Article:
Close
    Skip to content Skipto navigation

     

    Local expertise and information for the business traveller.

     

    You may find the following information useful if you’re travelling on business in Canada. We asked the country’s top food writers to provide their most current recommendations for restaurants, hotels and other essential data.

     

    By Lesley Chesterman (Montreal), Anne DesBrisay (Ottawa), James Chatto (Toronto), Christine Hanlon (Winnipeg), John Gilchrist (Calgary), Mary Bailey (Edmonton), Andrew Morrison (Vancouver) and Steve Dolinsky (Chicago).

     


     

    TORONTO        EDMONTON       MONTREAL       WINNIPEG       VANCOUVER       CHICAGO       CALGARY     NEW ORLEANS       OTTAWA       ST. JOHN'S        SICILY       MIAMI        RESTAURANTS IN THE SUN

     


     

    Great place to take a New Orleanian for dinner

     

    Commander’s Palace

    The best restaurant in New Orleans today is Commander’s Palace, in the Garden District. Despite its longevity (it opened in 1880), its kitchen is on the front lines of inventiveness. The Chef's Playground menu is the way to go – seven or so courses mixing delicious risks and dares with the classics. Hard to come here and not have the turtle soup at the beginning and the Creole bread pudding soufflé at the end. The service staff is agreeably overmanned, the wine cellar distinguished and enormous, and the environment an antebellum mansion abutting a large, oak-shaded courtyard.

     

    1403 Washington Ave., 504-899-8221, www.commanderspalace.com

     


     

    The French Quarter

     

    The historic centre of the city is also the centre of tourism, some of which can be crass. Yet when most local people think of a night on the town, the French Quarter looms large. The old restaurants (Antoine’s opened in 1840) hold a special place in a Creole homey’s heart. There is no rarer reservation than one for lunch at Galatoire’s the Friday before Mardi Gras. The last two years brought more major new restaurants to the French Quarter than in a long time. Doris Metropolitan is a new specialist in dry-aged steaks and chops, many in offbeat cuts. Kingfish is a cutting-edge Cajun place, with a staff of waiters with unique personal stories. And then there’s the reopening – to the tune of some $20 million – of the celebrated Brennan’s and its rightly famous breakfast.

     

    Galatoire’s209 Bourbon St., 504-525-2021, www.galatoires.com Doris Metropolitan 620 Chartres St., 504-267-3500, www.dorismetropolitan.com Kingfish 337 Chartres St., 504-598-5005

     

     

    Great places for cocktails

     

    The city’s bars embrace the renaissance in drink-making, and the trendsetter is Cure, on the burgeoning Freret Street restaurant row. Its owner is as much a chemist as a bartender. That inventiveness also shows up in the French Quarter at Arnaud’s French 75 bar and Richard Fiske’s Martini Bar and Restaurant, to name only two of a growing population.

     

    Cure 4905 Freret St., 504-302-2357, www.curenola.com

     

     

    Great place for music


    Music rivals any other New Orleans pleasure. The clubs begin on Decatur Street, near the riverfront, where the House of Blues leads the league with name players from the worlds of jazz, gospel, pop and even some blues. The music spirals outward across the French Quarter into the adjacent Marigny. I like Kermit’s Mother-In-Law Lounge, Three Muses, and Snug Harbor Jazz Bistro. All these have food, but the venue combining eats and music best is the Little Gem Saloon. In the heart of the nearly-extinct South Rampart strip, where jazz was born, the Little Gem has two music-dining rooms, each with full menu and highly listenable jazz performers every night.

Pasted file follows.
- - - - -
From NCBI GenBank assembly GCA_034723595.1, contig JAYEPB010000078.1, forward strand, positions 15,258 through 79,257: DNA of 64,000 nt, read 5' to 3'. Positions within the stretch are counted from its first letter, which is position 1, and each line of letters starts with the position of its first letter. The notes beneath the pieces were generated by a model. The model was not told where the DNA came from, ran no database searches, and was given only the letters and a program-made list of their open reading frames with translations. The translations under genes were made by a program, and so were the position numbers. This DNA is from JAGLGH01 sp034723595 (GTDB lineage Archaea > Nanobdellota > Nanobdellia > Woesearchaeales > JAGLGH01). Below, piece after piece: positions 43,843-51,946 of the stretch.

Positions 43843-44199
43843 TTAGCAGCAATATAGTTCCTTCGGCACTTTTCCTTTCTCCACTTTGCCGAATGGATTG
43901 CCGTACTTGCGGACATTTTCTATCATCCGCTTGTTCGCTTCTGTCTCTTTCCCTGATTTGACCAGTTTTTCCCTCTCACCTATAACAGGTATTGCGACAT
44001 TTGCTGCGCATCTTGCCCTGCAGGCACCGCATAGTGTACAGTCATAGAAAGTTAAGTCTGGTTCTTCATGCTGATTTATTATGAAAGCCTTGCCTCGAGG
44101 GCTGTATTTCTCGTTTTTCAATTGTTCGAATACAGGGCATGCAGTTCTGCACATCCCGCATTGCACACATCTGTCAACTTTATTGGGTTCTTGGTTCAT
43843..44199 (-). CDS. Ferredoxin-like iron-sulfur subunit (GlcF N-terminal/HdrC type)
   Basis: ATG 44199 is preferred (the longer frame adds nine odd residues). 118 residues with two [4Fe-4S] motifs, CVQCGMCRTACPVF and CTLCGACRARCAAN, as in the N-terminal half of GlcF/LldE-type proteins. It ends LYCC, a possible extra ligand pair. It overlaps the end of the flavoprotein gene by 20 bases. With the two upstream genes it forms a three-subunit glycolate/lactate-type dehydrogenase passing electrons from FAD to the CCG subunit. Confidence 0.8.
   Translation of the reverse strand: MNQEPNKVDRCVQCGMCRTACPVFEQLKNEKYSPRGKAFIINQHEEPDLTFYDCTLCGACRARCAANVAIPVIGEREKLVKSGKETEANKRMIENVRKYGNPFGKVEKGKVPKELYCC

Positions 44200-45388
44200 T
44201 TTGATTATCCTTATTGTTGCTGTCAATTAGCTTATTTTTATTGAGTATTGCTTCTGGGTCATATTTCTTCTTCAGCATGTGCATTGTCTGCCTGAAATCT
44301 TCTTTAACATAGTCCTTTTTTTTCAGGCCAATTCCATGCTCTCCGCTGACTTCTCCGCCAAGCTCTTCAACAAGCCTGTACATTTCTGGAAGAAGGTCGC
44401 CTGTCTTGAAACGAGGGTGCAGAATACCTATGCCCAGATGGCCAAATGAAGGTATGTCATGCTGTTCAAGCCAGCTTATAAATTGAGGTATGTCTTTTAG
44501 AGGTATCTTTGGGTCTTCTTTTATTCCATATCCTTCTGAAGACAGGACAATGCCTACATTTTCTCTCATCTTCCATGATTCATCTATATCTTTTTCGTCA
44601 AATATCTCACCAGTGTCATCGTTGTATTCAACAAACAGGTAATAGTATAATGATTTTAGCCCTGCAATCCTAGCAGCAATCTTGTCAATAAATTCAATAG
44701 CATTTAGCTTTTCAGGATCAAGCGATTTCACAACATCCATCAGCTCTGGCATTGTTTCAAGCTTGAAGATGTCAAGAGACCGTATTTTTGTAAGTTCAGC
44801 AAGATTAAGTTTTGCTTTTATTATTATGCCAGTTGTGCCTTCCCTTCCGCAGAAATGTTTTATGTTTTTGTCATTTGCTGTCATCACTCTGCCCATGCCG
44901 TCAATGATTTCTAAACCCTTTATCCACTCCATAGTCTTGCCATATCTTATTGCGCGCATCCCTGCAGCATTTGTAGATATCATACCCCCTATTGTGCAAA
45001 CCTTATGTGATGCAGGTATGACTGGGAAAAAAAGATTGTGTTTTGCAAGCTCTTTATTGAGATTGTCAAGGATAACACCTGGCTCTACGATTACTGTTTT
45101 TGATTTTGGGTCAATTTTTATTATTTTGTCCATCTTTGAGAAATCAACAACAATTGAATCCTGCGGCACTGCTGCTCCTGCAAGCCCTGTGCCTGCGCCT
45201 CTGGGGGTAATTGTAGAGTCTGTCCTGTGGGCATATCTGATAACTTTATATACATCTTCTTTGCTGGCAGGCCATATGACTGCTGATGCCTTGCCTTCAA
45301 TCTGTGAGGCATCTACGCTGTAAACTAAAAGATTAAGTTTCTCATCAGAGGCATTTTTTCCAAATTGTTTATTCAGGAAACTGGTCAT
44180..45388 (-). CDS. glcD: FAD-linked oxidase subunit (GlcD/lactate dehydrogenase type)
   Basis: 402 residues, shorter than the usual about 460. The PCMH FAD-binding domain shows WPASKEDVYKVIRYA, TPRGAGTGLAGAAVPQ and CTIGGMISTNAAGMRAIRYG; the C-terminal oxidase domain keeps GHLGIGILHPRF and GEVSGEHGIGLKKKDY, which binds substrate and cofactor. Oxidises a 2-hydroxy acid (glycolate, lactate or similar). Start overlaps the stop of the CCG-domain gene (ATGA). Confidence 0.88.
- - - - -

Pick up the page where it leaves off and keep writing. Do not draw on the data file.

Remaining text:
Little Gem Saloon 445 S. Rampart St., 504-267-4863,www.littlegemsaloon.com

     

     

    Great neighbourhood walk

     

    Begin amongst the handsome old homes of the Garden District, pass an ancient cemetery with New Orleans’s distinctive above-ground tombs, then head Uptown on Magazine Street. Magazine didn’t go under when Hurricane Katrina flooded 80 percent of the city in 2005. Its dozens of bars, bistros and shops were among the first businesses to return after the disaster and they have a style all their own.

     

    Great bistros

     

    The casual bistro scene is the strongest part of the restaurant experience. Mr. B’s makes the best versions of so many New Orleans dishes that it can credibly be said to have the best food in the city. The Pelican Club, La Petite Grocery, Clancy’s and Gautreau’s are others in the same category. Most of those are Uptown, but the hip Marigny and Bywater neighbourhoods (just downstream from the French Quarter) are full of adventuresome cafés in unique surroundings. Maurepas Foods has a fascinating, locally sourced menu that starts vegetarian but shifts to carnivory halfway. Not far away is Mariza, a with-it local take on Italian.

    Mr. B’s 201 Royal St., 504-523-2078, www.mrbsbistro.com

     

     

    Great neighbourhood cafés

     

    The best in this stratum are in Mid-City, up on the Canal Streetcar line. There we find Dooky Chase’s, where the brilliant, nonagenarian chef Leah Chase continues her reign as Queen of Creole cooking. Not far away are Katie’s, for plate specials and fried seafood, Mandina’s, for Italian and seafood, and the matchless Parkway Bakery & Tavern, famous for its Poor Boys.

     

    Dooky Chase’s2301 Orleans Ave., 504-821-1934, www.dookychaserestaurant.com Katie’s 3701 Iberville, 504-488-6582, www.katiesinmidcity.com Mandina’s 3800 Canal, 504-482-9179, www.mandinasrestaurant.com Parkway Bakery & Tavern 538 Hagan Ave., 504-482-3047, www.parkwaypoorboys.com

    loading